Safety step-changeOften organizations feel they have reached a safety plateau in incident rate, type of safety activities tried or leadership support. This is where a “safety step-change” can help. For over 15 years, I have been researching, analyzing and consulting with top-tier organizations with good safety cultures. Interestingly, I’ve found that companies with great safety cultures have certain elements in common
There are many methods of creating a safety step-change, but the critical element I will focus on is leadership engagement. Securing true engagement at the upper levels of organizations requires safety leadership. If your leadership team is not “walking the talk,” your organization will never reach the next step in its cultural evolution.
Perceptions & proxiesHow do we know leadership is truly engaged in safety? A common method is measuring one’s safety culture. Because cultures are difficult (or impossible) to measure directly, organizations use surveys to assess employee perception. However, perceptions often lag reality. In other words, your leadership team may truly be engaged, but peoples’ perceptions may be rooted in the past when leadership was not so engaged. I am not saying that safety culture surveys are not beneficial, they are. Assessments help pinpoint safety processes that are not functioning well. For example, a lag in perception may indicate a lack of communication (another step-change element) that can be addressed and improved.
We can also estimate safety culture through cultural “proxies.” Cultural proxies can be physical conditions, safety processes, employee activities or individual behaviors that when observed signify a positive safety culture. Examples include good housekeeping, a fact-finding incident analysis process, turning in near-misses, a VP walking the shop floor, an executive attending a safety team meeting and the president performing a safety audit. Safety culture surveys help identify important cultural proxies to focus on in order to reach the next step in the culture improvement journey. In essence, these cultural proxies are leading indicators of a strong safety culture.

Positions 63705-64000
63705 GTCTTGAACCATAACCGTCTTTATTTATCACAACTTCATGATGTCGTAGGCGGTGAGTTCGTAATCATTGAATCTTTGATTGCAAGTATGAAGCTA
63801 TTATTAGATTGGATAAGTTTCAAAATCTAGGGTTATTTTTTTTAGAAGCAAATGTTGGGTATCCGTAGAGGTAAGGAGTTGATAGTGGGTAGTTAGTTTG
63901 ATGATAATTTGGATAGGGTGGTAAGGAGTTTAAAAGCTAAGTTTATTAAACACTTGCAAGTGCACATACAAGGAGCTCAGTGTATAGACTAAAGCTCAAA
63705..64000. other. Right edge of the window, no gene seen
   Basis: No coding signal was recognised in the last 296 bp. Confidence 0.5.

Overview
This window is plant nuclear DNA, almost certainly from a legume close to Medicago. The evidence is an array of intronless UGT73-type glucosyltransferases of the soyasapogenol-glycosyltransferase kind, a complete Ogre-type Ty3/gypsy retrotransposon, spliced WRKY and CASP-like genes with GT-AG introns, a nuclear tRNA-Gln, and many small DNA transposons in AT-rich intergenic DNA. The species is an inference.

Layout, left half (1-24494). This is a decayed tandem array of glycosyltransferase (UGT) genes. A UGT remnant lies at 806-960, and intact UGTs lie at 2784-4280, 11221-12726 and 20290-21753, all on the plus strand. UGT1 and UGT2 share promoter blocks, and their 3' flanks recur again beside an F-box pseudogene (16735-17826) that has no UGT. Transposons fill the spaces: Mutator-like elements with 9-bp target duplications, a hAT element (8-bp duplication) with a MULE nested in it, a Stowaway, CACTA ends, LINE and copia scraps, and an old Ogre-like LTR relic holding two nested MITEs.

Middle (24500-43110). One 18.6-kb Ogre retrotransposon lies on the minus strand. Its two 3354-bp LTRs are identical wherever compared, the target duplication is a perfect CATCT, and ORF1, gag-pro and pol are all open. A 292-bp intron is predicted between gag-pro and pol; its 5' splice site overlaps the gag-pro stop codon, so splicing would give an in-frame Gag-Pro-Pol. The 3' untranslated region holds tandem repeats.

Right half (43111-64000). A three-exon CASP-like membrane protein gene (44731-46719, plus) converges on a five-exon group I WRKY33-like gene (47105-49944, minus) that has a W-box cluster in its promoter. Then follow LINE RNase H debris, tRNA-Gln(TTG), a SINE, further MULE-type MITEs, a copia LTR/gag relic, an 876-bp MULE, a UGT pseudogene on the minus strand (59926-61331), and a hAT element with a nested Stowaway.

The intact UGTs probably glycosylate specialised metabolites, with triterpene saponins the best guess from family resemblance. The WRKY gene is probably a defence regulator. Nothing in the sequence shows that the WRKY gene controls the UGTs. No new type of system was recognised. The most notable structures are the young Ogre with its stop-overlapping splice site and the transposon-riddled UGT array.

Engagement vs. supportYour leadership team tells you they support safety, but what do they do? More importantly, what do your employees see leadership doing to support safety? If you are trying to improve your culture, the first step is to identify the cultural proxies that are applicable to your leaders and turn those into actionable leadership engagement behaviors. When witnessed by your employees, these leadership behaviors send a strong signal that leaders care about the health and safety of their employees. Some examples of leadership engagement follow in the case study below.
From good to great: A case studyLet me share a recent case study that highlights how we can improve culture through leadership engagement. “Alpha” Company had operations across five states, with 6,000 employees at dozens of locations. Based on a safety culture assessment, a significant gap in perception was uncovered between what leadership thought they were doing to support safety and what employees actually believed was happening. In addition to several safety process enhancement suggestions, a leadership engagement initiative was begun.